Applied Pokology

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Padding and aligning data in GNU poke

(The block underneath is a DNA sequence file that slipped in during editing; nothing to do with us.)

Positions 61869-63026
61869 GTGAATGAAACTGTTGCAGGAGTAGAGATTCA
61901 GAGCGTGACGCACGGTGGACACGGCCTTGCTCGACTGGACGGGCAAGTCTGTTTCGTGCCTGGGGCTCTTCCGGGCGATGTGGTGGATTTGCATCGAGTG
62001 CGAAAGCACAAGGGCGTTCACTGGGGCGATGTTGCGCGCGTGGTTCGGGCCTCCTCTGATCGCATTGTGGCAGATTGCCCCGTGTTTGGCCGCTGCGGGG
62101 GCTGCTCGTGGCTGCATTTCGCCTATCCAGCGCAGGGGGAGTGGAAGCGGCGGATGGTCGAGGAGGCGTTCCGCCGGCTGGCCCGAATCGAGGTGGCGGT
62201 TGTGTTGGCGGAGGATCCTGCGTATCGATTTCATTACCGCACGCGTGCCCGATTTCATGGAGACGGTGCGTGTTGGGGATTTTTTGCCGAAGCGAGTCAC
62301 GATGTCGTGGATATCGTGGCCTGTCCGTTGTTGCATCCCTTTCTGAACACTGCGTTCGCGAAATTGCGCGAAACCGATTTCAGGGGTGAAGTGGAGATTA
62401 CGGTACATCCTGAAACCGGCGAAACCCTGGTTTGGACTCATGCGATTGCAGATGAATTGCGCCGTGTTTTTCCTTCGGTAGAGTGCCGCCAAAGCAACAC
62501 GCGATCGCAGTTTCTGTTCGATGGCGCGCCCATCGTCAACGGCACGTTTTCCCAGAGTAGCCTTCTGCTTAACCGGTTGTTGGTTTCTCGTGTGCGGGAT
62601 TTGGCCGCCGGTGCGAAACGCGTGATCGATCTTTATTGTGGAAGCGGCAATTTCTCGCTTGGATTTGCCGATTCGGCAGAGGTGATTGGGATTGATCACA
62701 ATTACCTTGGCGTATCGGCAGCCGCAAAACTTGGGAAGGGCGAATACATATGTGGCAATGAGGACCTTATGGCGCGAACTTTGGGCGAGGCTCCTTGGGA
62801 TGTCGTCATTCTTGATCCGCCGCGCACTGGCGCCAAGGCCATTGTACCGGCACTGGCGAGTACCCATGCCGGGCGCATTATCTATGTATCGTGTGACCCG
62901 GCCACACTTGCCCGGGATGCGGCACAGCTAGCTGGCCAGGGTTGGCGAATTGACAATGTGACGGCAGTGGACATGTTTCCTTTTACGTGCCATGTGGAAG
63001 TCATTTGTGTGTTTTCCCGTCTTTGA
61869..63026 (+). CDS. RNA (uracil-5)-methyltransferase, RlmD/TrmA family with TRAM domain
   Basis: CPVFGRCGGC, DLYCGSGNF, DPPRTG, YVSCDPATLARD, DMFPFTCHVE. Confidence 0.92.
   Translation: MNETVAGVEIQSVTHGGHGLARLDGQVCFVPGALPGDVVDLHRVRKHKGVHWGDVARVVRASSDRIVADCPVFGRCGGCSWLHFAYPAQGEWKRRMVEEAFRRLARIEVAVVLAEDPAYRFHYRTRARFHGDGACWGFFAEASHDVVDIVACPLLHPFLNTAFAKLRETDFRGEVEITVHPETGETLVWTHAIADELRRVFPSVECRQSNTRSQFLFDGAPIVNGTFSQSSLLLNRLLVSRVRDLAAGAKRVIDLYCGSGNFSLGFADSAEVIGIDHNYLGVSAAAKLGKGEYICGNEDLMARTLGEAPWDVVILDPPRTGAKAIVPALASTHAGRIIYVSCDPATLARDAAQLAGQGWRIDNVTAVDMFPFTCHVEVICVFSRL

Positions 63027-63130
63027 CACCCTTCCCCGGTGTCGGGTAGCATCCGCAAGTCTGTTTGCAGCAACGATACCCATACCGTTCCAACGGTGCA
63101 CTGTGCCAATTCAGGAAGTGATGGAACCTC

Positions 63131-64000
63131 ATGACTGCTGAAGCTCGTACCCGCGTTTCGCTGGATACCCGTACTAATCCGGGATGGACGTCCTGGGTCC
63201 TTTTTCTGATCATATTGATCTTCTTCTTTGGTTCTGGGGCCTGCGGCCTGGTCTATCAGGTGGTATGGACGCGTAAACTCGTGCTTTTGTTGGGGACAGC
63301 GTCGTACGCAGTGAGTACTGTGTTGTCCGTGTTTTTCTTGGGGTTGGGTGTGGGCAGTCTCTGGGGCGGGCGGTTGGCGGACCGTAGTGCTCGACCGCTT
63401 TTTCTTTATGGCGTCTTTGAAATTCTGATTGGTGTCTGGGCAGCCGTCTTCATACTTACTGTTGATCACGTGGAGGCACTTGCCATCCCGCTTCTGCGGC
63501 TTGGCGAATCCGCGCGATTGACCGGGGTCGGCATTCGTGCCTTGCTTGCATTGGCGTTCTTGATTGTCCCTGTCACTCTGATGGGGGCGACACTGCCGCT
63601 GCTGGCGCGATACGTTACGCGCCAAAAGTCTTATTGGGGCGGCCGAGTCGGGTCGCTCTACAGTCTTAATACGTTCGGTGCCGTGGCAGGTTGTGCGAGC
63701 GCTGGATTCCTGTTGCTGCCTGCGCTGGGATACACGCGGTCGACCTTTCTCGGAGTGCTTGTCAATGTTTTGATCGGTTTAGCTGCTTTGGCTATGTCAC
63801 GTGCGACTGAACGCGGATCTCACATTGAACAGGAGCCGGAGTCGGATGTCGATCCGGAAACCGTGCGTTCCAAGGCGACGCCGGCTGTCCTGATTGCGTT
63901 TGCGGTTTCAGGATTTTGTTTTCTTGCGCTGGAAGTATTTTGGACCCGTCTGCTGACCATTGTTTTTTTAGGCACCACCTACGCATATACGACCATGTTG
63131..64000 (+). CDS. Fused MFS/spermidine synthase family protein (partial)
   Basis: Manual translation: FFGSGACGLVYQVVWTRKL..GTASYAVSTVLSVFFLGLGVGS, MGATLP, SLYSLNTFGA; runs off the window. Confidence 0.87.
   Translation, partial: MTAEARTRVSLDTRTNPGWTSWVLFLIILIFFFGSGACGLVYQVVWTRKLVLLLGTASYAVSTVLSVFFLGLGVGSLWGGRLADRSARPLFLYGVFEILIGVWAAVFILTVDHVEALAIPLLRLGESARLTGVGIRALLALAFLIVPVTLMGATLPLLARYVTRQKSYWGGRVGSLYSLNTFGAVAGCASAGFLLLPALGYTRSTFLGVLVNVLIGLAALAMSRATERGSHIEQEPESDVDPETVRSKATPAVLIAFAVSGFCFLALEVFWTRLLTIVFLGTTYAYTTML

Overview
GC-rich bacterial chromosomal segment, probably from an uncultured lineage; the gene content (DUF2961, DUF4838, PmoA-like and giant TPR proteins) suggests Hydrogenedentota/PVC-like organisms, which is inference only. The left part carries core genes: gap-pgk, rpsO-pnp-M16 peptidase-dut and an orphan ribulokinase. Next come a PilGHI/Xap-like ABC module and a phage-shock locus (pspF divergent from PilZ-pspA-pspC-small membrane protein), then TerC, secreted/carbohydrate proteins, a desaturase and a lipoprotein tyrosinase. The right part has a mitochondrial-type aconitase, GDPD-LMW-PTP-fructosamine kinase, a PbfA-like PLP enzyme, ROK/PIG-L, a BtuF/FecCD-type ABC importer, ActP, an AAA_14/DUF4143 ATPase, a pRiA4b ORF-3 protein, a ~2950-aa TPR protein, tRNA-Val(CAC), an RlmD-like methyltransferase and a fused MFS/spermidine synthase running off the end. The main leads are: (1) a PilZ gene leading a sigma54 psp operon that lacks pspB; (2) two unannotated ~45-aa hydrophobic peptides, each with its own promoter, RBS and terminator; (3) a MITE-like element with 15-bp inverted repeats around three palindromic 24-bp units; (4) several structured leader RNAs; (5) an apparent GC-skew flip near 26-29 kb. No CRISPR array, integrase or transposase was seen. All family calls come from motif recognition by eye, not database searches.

__) __) ---._______) Jose E. Marchesi March 2, 2021 Table of Contents _________________ 1. Esoteric and exoteric padding 2. Reserved fields 3. Payloads 4. Aligning struct fields 5. Padding array elements It is often the case in binary formats that certain elements are separated by some data that is not really used for any meaningful purpose other than occupy that space. The reason for keeping that space varies from case to case; sometimes to reserve it for future use, sometimes to make sure that the following data is aligned to some particular alignment. This is known as "padding". There are several ways to implement padding in GNU poke. This article shows these techniques and discusses their advantages and disadvantages. 1 Esoteric and exoteric padding =============================== So padding is the technique of keeping some amount of space between two different elements in some data stream. GNU poke provides two different ways to express sequences of data elements: the fields of a struct type, which are defined one after the other, and elements in an array. We call adding space between two struct fields esoteric (or internal) padding. We call adding space between two array elements exoteric (or external) padding. Let's see some examples of the two kinds and how to better handle them in Poke. 2 Reserved fields ================= People designing binary encoded formats tend to be cautious and try to avoid future backward incompatibilities by keeping some unused fields that are reserved for future use. This is the first kind of padding we will be looking at, and is particularly common in structures like headers. See for example the header used to characterize compressed section contents in ELF files: ,---- | type Elf64_Chdr = | struct | { | Elf_Word ch_type; | Elf_Word ch_reserved; | offset<Elf64_Xword,B> ch_size; | offset<Elf64_Xword,B> ch_addralign; | }; `---- where the `ch_reserved' field is reserved for future use. When the time comes the space occupied by that field (32 bits in this case) will be used to hold additional data in the form of one or more fields. The idea is that implementations of the older formats will still work. The most obvious way to handle this in Poke is using a named field like `ch_reserved' above. This field will be decoded/encoded by poke when constructing/mapping/writing struct values of this type, and will be available to the user as `chdr.ch_reserved'. Sometimes reserved space is required to be filled with certain data values, such as zeroes. This may be to simplify things, or to force data producers to initialize the memory in order to avoid potential leaking of sensible information. In these cases we can use Poke initial values: ,---- | type Elf64_Chdr = | struct | { | Elf_Word ch_type; | Elf_Word ch_reserved = 0; | offset<Elf64_Xword,B> ch_size; | offset<Elf64_Xword,B> ch_addralign; | }; `---- This will make poke to check that `ch_reserved' is zero when constructing or mapping headers for compressed sections raising a constraint violation exception otherwise. It will also make poke to make sure `ch_reserved' to 0 when constructing `Elf64_Chdr' struct values: ,---- | (poke) Elf64_Chdr { ch_reserved = 23 } | unhandled constraint violation exception `---- An alternative way to characterize reserved space in Poke is to use anonymous fields. For example: ,---- | type Elf64_Chdr = | struct | { | Elf_Word ch_type; | Elf_Word; | offset<Elf64_Xword,B> ch_size; | offset<Elf64_Xword,B> ch_addralign; | }; `---- Using Poke anonymous fields to implement reserved fields has at least two advantages. First, the user cannot anymore temper with the data in the reserved space in an easy way, i.e. `chdr.ch_reserved = 666' is no longer valid. Second, the printed representation of anonymous struct fields is more compact and denotes better than the involved space is not to be messed with: ,---- | (poke) Elf64_Chdr {} | Elf64_Chdr { | ch_type=0x0U, | 0x0U, | ch_size=0x0UL#B, | ch_addralign=0x0UL#B | } `---- A disadvantage of using anonymous fields is that you cannot specify constraint expressions for them, nor initial values. At some point we will probably add syntax to declare certain struct fields as read-only. At this point, it is important to note that anonymous fields are still encoded/decoded by poke every time the struct value is mapped or written, exactly like regular fields. Therefore using them doesn't pose any advantage in terms of performance. 3 Payloads ========== The reserved fields discussed in the previous section are most often discrete units like words, double-words, and the like, they are usually of some fixed size, and they are used to delimit some space that is not to be used. Another kind of padding happens when an entity contains space to be used to store some kind of payload whose contents are not determined. This would be such an example: ,---- | type Packet = | struct | { | offset<uint<32>,B> payload_size; | byte[payload_size] payload; | int flags; | }; `---- In this example we are using a `payload' field which is an array of bytes. The size of the payload is determined by the packet header, and the contents are not determined. Of course this assumes that the payload sizes are divisible in whole bytes; a bit-oriented format may need to use an array of bits instead. This approach of using a byte (or bit) array like in the example above has the advantage of providing a field with the bytes (or bits) to the user, for inspection and modification: ,---- | (poke) packet.payload | [23UB, ...] | (poke) packet.payload[0] = 0 `---- The user can still map whatever payload structure in that space using the attributes of a mapped `Packet'. For example, if the packet contains an array of ULEB128 numbers, we could do: ,---- | (poke) var numbers = ULEB128[packet.payload'size] @ packet.payload'offset `---- But this approach has a disadvantage: every time the packet structure is mapped or written the entire payload array gets decoded and encoded. If the payloads are big enough (think about the data blocks of a file described by a filesystem i-node for example) this can be a big problem in terms of performance. Another problem of using byte (or bit) arrays for payloads is that the printed representation of the struct values include the contents of the arrays, and most often the user won't be interested in seeing that: ,---- | (poke) Packet { payload_size = 23#B } | Packet { | payload_size=0x17U#B, | payload=[0x0UB,0x0UB,0x0UB,0x0UB,0x0UB,...], | flags=0x0 | } `---- Another alternative is to implement the padding implied by a payload using field labels: ,---- | type Packet = | struct | { | offset<uint<32>,B> payload_size;: | int flags @ OFFSET + payload_size; | }; `---- Note how a `payload' field no longer exists in the struct type, and the field `flags' is defined to start at offset `OFFSET + payload_size'. This way no explicit array is encoded/decoded when manipulating `Packet' values: ,---- | (poke) .set omaps yes | (poke) Packet { payload_size = 500#Mb } | Packet { | payload_size=62500000U#B @ 0UL#b, | flags=0 @ 4000000032UL#b | } @ 0UL#b `---- In this example we used the `omaps' option, which asks poke to print the offsets of the fields. The offset of `flags' is 4000000032 bits, or 500 megabytes: ,---- | (poke) 4000000032UL #b/#MB | 500UL `---- Mapping this new `Packet' involves reading and decoding five bytes, for the `payload_size' and `flags' only. This is clearly much faster and avoids unneeded IO. However you may be wondering, if there is no explicit `payload' field, how to access the payload space? A way is to define a method to the struct to provide the payload attributes: ,---- | type Packet = | struct | { | offset<uint<32>,B> payload_size;: | var payload_offset = OFFSET; | int flags @ OFFSET + payload_size; | | method get_payload_offset = off64: | { | return payload_offset; | } | }; `---- Note how we captured the offset of the payload using a variable in the strict type definition. Returning `OFFSET' in `get_payload_offset' wouldn't work for obvious reasons: in the body of the method `OFFSET' evaluates to the end of `flags' in this case. Using this method you can easily access the payload (again as an array of ULEB128 numbers) like this: ,---- | var numbers = ULEB128[packet.payload_size @ packet.get_payload_offset `---- Finally, using labels for this purpose makes the printed representation of the struct values more readable by not including the payload bytes in it: ,---- | (poke) Packet {} | Packet { | payload_size=0x0U#B, | flags=0x0 | } `---- 4 Aligning struct fields ======================== Another kind of esoteric padding happens when certain fields in entities are required to be aligned to some particular alignment. For example, suppose that the `flags' field in the packets used in the previous sections is required to always be aligned to 4 bytes regardless of the size of the payload. This would be a common requirement if the format is intended to be implemented in systems where data is to be accessed using its "natural" alignment. Using explicit fields for both the payload and the additional padding, we could come with: ,---- | type Packet = | struct | { | offset<uint<32>,B> payload_size; | byte[payload_size] payload; | byte[alignto (OFFSET, 4#B)] padding; | int flags; | }; `---- Where `alignto' is a little function defined in the Poke standard library, like this: ,---- | fun alignto = (uoff64 offset, uoff64 to) uoff64: | { | return (to - (offset % to)) % to; | } `---- Alternatively, using the labels approach (which is generally better as we discussed in the last section) the definition would become: ,---- | type Packet = | struct | { | offset<uint<32>,B> payload_size;: | var payload_offset = OFFSET; | int flags @ OFFSET + payload_size + alignto (payload_size, 4#B); | | method get_payload_offset = off64: | { | return payload_offset; | } | }; `---- In this case, the payload space is still completely characterized by the `payload_size' field and the `get_payload_offset' method. 5 Padding array elements ======================== Up to now all the examples of padding we have shown are in the category of esoteric or internal padding, i.e. it was intended to add space between fields of some particular entity. However, sometimes we want to specify some padding between the elements of a sequence of entities. In Poke this basically means an array. Suppose we have a simple filesystem that is conformed by a sequence of inodes. The contents of the filesystem have the following form: ,---- | +-----------------+ | | inode | | +-----------------+ | : : | : data : | : : | +-----------------+ | | inode | | +-----------------+ | : : | : data : | : : | +-----------------+ | | ... | `---- That's it, each inode describes a block of data of variable size that immediately follows. Then more pairs of inode-data follow until the end of the device. However, a requirement is that each inode has to be aligned to 128 bytes. Let's start by writing a simple type definition for the inodes: ,---- | type Inode = | struct | { | string filename; | int perms; | offset<uint<32>,B> data_size; | }; `---- This definition is simple enough, but it doesn't allow us to just map an array of inodes like this: ,---- | (poke) Inode[] @ 0#B `---- We could of course add the data and padding explicitly to the inode structure: ,---- | type Inode = | struct | { | string filename; | int perms; | offset<uint<32>,B> data_size; | byte[data_size] data; | byte[alignto (data_size, 128#B)] padding; | }; `---- Then we could just map `Inode[] @ 0#B' and we would the get expected result. But this is not a good idea. On one hand because, as we know, this would imply mapping the full filesystem data byte by byte, and that would be very very slow. On the other hand, because the data is not part of the inode, conceptually speaking. A better solution is to use this idiom: ,---- | type Inode = | struct | { | string filename; | int perms; | offset<uint<32>,B> data_size; | | byte[0] @ OFFSET + data_size + alignto (data_size, 128#B); | }; `---- This uses an anonymous field at the end of the struct type, of size zero, located at exactly the offset where the data plus padding would end in the version with explicit fields. This later solution is fast and still allows us to get an array of inodes reflecting the whole filesystem with: ,---- | (poke) var inodes = Inode[] @ 0#B `---- Like in the previous sections, a method `get_data_offset' can be added to the struct type in order to allow accessing the data blocks corresponding to a given inode. Happy poking!